From Fairbourne village to Barmouth ferry, this train journey has splendid views, with Cader Idris mountain on one side and the sea on the other. The two-mile Fairbourne Railway also has a unique story, boasting four different track gauges in 100 years. First converted into a miniature steam railway in 1916, it was built as a horse-drawn tramway in 1895 and has carried passengers almost continuously ever since. From Barmouth Ferry Station, at the mouth of the beautiful Mawddach Estuary, you can take a small motorboat ferry across the river to Barmouth’s harbour quayside.
Fairbourne is famous for its two-mile-long golden sandy beach at the mouth of the Mawddach Estuary, backed by a pebbly bank and great views of the woods and mountains. Windsurfing and sailing are popular on the windy westward side; along the top end, there are “dragons’ teeth”, concrete anti-tank blocks left over from World War Two, designed to stop invasion forces.
A pleasant half hour’s stroll and steep climb from Fairbourne bring you to the Blue Lake, tucked away in a fold in the hills, in the old Goleuwern Slate Quarry. The water is a clear unearthly blue, very cold and reputed to be bottomless.
Fairbourne Station hosts a large model railway and a museum. Nearby Bwlchgwyn Farm offers pony trekking along the beach and estuary, and into the foothills near the Cregennan Lakes. Beginners’ rides from £25 (£22 for kids). www.bwlchgwynfarm.co.uk
Einion House in Friog, Fairbourne a 4 star Georgian Bed and Breakfast, ten-minute walk from Fairbourne Railway close to the Mawddach Trail, Barmouth Bridge & Blue Lake. Doubles from £73 B&B. www.einionhouse.co.uk
Penmaenuchaf Hall Hotel is a luxurious country house with oak-floored sitting rooms, landscaped gardens and views of the wooded hills and valleys, six miles from Morfa Mawddach station on the Cambrian Coast Line (contact the hotel in advance for transport). Doubles from £180.00, B&B. www.penhall.co.uk
The historic George III in peaceful Penmaenpool is a scenic six-mile walk or bus ride (number 28 every two hours) from Fairbourne. It is set right on the shore of the estuary, with fabulous views and good food. Doubles from £110, B&B. www.georgethethird.co.uk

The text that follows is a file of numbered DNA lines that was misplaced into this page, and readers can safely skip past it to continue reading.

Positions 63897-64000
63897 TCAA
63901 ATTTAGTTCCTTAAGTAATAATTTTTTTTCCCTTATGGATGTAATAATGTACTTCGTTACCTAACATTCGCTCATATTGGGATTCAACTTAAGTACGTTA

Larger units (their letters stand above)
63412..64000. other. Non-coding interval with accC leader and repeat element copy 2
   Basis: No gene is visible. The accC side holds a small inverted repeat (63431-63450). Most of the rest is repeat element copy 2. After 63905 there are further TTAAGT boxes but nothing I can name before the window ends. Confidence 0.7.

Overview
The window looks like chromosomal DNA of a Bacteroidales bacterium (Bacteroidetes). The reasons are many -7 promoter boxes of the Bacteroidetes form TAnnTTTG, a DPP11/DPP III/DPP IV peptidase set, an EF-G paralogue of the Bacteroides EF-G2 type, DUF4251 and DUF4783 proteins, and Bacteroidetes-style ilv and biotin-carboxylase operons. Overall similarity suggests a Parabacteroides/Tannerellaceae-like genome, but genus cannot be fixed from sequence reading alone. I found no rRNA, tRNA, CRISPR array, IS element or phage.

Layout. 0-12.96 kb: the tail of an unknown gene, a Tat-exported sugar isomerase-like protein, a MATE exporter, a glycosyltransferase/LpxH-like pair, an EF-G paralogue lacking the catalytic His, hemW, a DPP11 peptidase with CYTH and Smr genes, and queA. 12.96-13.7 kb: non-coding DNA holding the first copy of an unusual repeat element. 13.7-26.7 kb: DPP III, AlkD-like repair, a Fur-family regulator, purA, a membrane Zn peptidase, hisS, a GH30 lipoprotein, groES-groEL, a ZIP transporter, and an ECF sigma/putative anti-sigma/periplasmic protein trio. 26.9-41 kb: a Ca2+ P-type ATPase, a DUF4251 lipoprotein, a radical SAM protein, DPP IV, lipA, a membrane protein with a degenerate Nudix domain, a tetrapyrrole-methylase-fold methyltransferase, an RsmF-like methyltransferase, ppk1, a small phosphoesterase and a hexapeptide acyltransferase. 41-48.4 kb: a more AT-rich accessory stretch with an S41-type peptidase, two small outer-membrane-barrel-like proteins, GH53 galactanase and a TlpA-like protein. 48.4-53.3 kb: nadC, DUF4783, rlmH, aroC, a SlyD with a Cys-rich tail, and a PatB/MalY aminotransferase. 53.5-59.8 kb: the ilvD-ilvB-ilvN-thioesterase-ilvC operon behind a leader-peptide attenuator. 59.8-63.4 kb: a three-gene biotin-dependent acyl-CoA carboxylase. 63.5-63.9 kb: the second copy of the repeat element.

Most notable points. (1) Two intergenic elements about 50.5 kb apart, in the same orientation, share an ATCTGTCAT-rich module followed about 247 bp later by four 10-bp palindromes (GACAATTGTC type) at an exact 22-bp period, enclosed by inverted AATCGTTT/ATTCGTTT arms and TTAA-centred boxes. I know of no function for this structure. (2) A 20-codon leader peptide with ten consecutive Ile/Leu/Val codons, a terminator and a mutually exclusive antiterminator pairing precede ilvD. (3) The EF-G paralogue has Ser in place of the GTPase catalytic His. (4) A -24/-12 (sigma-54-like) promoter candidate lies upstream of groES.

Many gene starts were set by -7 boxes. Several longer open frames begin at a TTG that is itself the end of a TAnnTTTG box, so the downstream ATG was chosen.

Barmouth Bay Holiday Village in Talybont, five minutes from Barmouth on the Cambrian Coast Line, has indoor heated pools and a sandy beach on the doorstep. Four-person caravans start from £104 for three nights. www.awayresorts.co.uk/barmouth-bay
Graig Wen, a three-mile bus journey from Fairbourne, has yurts, cabins and cottages on a 45-acre site in the woods. Two-person yurts from £160 for two nights and bell tents from £65/ night. www.graigwen.co.uk
Hire bikes from Birmingham Garage in Barmouth (near the harbour, 01341 280644) and cycle nine miles along the incredibly scenic (and flat!) Mawddach Trail, a former railway line along the estuary, to the historic market town of Dolgellau, and back. Or perhaps just as far as the picturesque George III at Penmaenpool? www.georgethethird.co.uk
The classic Panorama Walk above Barmouth provides dramatic views and routes of differing lengths, from one mile to six. On the way you pass the site of the Victorian pleasure gardens, relics of 19th-century manganese mining and a First World War memorial on Craig y gigfran (“raven rock”).
On the RailsThe licensed, coffee shop-style Station Café at Fairbourne serves cakes, sandwiches and ice creams as well as tea, coffee, wine, cider and the award-winning, locally brewed Purple Moose beers. The Harbour View Café, open during school holidays, is right by the beach at Barmouth Ferry Station, serves a similar range of drinks and snacks, and overlooks Barmouth Bridge and the estuary.
Off the Rails
Barmouth has plenty of different places to eat, including a good selection of pubs and cafés on the quayside overlooking the harbour. There is also a very popular (and authentic) Indian restaurant on Beach Road in Fairbourne run by former Bollywood star Raj Verma. www.indianacuisinewales.uk
Did you know?
Ferries have been crossing the Mawddach estuary to Barmouth since Roman times and in the middle ages local monks used to operate them. Famous ferry passengers have included William Wordsworth and Charles Darwin.
Take the first train in the morning (either 10.40 or 11.10 depending on time of year) and the ferry across to Barmouth. Spend the day in this charming town and return on the last train of the day (not forgetting to leave time for the ferry to deliver you back to the station!). You can discover more about the history of Barmouth on the town heritage trail; don’t miss the Victorian cottages and steep, winding alleys of Old Barmouth and 15th-century Ty Gwyn (“white house”), which is the town’s oldest building. www.barmouthheritagetrail.org
Why not catch the Fairbourne train and ferry to Barmouth, and then walk back across the epic 113-span Barmouth Bridge? The view up the estuary is unsurpassed. As well as walkers and cyclists, this 19th-century wooden viaduct carries the Cambrian Coast Railway over the water.
Fairbourne Railway links with National Rail services at Fairbourne station on the Cambrian Coast Line.